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I’m super upset that Parks Canada killed most of the Moose population of the Cape Breton Highlands National Park over the past 4 years

I’m super upset that Parks Canada killed most of the Moose population of the Cape Breton Highlands National Park over the past 4 years Posted on September 30, 20192 Comments

Oh boy I have a lot to say about this mess and will be writing this over the next few rainy days and I know it’s a complete rant and I plan to edit it when I simmer down as well but trying to get some points in writing before I forget. Not looking to win a literary contest.

Primarily I do not accept killing, culls, hunting, harvesting or anything that involves the intentional death of animals in our National Parks. Who is responsible for this mess? Grrrrrrrrr! It’s Federal, and the Liberals are talking about how much land they conserved over a 4 year period so was this part of that? Because sounds like horsepucky to me and I will be voting for whomever is totally against culls in our National Parks, you can be sure of that.

I’m not some city slicker who doesn’t understand wildlife.  All my life I’ve been in the woods.  Our subdivision in Cape Breton backed on a large greenbelt and I spent many hours walking and cross-country skiing as a child, often alone. There were always snowshoe hare, coyotes, deer, snares, and hunters in our woods, so I learned about all of that at a pretty early age.

We also spent many weeks each summer camping in Ingonish and encountered Bobcat, Moose, and Black Bears (under supervision and with lessons). 

Over the years I’ve encountered many moose on the road on fall drives through the highlands and seen young ones and mothers in the spring.

I regularly back country camp and learned to build a lean to shelter at camp as a schoolgirl.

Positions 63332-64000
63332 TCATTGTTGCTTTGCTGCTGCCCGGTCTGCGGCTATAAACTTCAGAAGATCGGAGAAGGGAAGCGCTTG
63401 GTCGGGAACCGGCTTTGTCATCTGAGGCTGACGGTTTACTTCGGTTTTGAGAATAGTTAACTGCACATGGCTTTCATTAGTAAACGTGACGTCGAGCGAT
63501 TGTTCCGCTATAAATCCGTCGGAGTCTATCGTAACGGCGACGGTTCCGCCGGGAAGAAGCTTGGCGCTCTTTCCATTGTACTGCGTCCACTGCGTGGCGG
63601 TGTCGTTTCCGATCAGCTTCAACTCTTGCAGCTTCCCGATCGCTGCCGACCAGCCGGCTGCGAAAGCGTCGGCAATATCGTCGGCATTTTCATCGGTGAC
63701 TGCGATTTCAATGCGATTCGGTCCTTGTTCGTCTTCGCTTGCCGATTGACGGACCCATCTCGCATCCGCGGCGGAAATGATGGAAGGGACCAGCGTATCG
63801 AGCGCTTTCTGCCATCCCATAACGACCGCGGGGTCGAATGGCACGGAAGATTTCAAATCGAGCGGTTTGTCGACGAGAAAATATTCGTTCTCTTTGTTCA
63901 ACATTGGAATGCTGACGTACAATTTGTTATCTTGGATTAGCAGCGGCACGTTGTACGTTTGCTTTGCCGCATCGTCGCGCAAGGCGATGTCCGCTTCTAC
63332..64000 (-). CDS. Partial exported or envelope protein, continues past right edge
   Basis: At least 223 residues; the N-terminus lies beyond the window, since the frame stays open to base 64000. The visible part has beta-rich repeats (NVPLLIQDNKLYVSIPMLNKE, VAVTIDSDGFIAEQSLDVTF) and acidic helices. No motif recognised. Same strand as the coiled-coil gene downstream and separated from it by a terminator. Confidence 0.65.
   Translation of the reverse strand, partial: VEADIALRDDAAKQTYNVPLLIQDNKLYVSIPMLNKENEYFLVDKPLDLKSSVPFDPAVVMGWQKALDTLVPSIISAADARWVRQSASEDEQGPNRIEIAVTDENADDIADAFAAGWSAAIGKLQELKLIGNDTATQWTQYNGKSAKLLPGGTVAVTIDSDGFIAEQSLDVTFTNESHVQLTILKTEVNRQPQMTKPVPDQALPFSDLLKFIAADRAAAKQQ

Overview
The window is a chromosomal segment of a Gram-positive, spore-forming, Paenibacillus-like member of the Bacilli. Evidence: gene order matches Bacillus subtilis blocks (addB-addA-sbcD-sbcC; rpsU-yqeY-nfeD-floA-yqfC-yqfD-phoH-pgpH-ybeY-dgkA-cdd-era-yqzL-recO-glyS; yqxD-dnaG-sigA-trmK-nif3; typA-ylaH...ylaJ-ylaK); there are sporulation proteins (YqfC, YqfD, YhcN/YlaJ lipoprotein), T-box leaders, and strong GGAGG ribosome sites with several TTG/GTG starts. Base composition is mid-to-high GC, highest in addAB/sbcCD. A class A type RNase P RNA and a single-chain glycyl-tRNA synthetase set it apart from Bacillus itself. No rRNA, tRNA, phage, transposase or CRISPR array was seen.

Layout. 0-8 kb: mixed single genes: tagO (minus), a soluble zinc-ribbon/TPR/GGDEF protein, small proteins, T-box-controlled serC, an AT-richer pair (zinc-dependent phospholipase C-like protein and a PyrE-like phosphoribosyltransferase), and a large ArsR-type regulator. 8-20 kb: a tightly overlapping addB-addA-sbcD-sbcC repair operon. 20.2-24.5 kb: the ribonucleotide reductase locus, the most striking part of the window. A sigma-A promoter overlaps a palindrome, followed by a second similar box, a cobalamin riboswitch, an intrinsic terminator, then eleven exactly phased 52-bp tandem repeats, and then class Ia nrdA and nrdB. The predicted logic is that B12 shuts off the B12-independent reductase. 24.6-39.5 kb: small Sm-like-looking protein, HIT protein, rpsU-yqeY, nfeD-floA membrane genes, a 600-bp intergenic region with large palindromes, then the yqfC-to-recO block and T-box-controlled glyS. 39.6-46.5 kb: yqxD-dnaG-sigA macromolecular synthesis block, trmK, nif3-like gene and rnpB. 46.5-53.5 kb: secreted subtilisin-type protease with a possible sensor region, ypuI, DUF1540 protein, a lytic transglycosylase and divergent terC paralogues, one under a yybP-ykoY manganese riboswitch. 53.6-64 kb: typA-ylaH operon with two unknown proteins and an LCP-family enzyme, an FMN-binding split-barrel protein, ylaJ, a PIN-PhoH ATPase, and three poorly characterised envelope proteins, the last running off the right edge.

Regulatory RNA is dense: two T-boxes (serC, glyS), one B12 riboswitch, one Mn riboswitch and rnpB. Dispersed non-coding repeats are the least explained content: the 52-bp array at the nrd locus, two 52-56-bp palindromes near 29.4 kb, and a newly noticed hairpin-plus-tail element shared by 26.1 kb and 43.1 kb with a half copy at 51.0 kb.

Additionally, I have been involved with varying dog and cat rescue groups over the past 20 years or so, so have a great deal of knowledge of the effects of killing as a solution.

I believe I have earned the right to speak on this subject.

Anyway, I visited the Cape Breton Highlands last week on a 4 night overnight trip which I specifically booked in order to photograph Moose, and hopefully some other wildlife. It never occurred to me for a minute that it would be difficult to find Moose during the rut in the highlands but in 4 days combing many trails by foot and lots of driving around and getting up at the crack of dawn only netted one brief sighting on the road, one pile of moose poop, and one set of tracks. So maybe there is only one Moose left in the CB Highlands?

To start, I would like a full refund for my Parks Canada pass for the 4 days because I do not want any of my voluntary dollars going to this “boondoggle”, as someone else has labelled it so well. It would seem my tax dollars have already been misappropriated the way I see it. I believe this is a politically motivated violation of department monies, that mixes issues and crosses department lines that should never be crossed.

Until I get a chance to write more here are a few links:

Anyway…lots more to come on this topic!

For starters, what a betrayal of the animals trust. They have always accepted human presence and been non-aggressive and shared their space because they lived in a kill free zone in the National Park. Can’t the animals have one safe space in Canada? They did for years what has changed? I’m beyond upset. Unacceptable.

As a form of population control, culls have proved ineffective as a long-term strategy. The more humane solution with proven lasting effects in reducing animal populations is always TNR (trap, neuter, release).  I’m sure for the cost of $7900 per moose they could have flown in veterinarians to neuter male moose in the field instead of spending it to kill them. 

Talk about a real waste of taxpayers money, the feds killed the moose, and the province wants to conduct a study to see why there is a population decline. The government must think it’s like taking candy from a baby because nobody seems to be fighting this.

Absolutely there should be no child poverty in First Nations.  My question is why is it taking a moose cull on National Park land to combat child poverty?  Have we just ignored this issue completely until 4 years ago when Parks Canada decided to start culling moose in Cape Breton?  What are they doing in the rest of Canada to combat child poverty in First Nations?  You can’t feed every child in Canada with 100 moose shot in Cape Breton.  We need a real plan so no child ever goes hungry in our country.